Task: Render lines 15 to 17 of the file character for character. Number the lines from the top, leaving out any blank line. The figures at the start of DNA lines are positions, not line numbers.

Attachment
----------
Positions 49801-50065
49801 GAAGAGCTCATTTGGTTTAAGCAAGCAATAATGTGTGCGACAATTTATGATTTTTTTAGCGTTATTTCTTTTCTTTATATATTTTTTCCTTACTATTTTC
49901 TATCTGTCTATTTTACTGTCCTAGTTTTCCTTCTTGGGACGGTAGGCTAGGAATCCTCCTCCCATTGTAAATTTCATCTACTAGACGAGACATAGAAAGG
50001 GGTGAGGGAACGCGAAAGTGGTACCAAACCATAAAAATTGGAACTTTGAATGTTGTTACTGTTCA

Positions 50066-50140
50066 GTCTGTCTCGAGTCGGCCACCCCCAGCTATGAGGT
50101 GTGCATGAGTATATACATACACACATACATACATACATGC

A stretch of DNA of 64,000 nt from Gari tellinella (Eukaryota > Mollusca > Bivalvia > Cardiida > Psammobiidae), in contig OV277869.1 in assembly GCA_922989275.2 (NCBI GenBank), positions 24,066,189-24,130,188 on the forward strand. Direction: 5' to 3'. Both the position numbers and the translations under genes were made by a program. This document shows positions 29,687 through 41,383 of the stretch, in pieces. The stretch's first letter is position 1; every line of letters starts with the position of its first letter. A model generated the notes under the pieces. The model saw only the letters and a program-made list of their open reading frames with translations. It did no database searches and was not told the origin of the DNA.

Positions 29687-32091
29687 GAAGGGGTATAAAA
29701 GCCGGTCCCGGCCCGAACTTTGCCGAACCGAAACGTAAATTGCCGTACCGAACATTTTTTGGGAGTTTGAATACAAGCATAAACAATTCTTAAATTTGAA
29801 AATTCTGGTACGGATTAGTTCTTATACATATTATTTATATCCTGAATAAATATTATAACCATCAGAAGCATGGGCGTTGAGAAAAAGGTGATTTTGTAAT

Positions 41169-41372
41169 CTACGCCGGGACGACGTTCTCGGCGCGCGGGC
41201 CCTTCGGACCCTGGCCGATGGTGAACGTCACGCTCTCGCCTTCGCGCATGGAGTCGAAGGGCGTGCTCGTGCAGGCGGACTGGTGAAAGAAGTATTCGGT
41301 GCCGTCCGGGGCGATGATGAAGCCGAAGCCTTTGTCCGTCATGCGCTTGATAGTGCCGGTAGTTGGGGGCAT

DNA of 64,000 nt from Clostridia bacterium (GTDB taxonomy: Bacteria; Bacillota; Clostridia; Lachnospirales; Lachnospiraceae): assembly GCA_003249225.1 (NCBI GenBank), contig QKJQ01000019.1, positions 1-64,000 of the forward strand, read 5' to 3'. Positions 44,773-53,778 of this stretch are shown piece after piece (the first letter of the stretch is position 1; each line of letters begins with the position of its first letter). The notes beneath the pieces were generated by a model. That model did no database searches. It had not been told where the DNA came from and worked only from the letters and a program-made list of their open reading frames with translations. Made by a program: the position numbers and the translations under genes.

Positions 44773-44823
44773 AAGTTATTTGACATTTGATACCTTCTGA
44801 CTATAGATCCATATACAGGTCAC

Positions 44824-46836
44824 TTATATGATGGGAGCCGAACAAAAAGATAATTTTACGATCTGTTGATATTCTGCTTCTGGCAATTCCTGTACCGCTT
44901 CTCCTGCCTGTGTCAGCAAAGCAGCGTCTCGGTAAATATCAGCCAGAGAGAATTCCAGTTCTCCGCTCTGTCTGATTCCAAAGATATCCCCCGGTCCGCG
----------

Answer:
41201 CCTTCGGACCCTGGCCGATGGTGAACGTCACGCTCTCGCCTTCGCGCATGGAGTCGAAGGGCGTGCTCGTGCAGGCGGACTGGTGAAAGAAGTATTCGGT
41301 GCCGTCCGGGGCGATGATGAAGCCGAAGCCTTTGTCCGTCATGCGCTTGATAGTGCCGGTAGTTGGGGGCAT

DNA of 64,000 nt from Clostridia bacterium (GTDB taxonomy: Bacteria; Bacillota; Clostridia; Lachnospirales; Lachnospiraceae): assembly GCA_003249225.1 (NCBI GenBank), contig QKJQ01000019.1, positions 1-64,000 of the forward strand, read 5' to 3'. Positions 44,773-53,778 of this stretch are shown piece after piece (the first letter of the stretch is position 1; each line of letters begins with the position of its first letter). The notes beneath the pieces were generated by a model. That model did no database searches. It had not been told where the DNA came from and worked only from the letters and a program-made list of their open reading frames with translations. Made by a program: the position numbers and the translations under genes.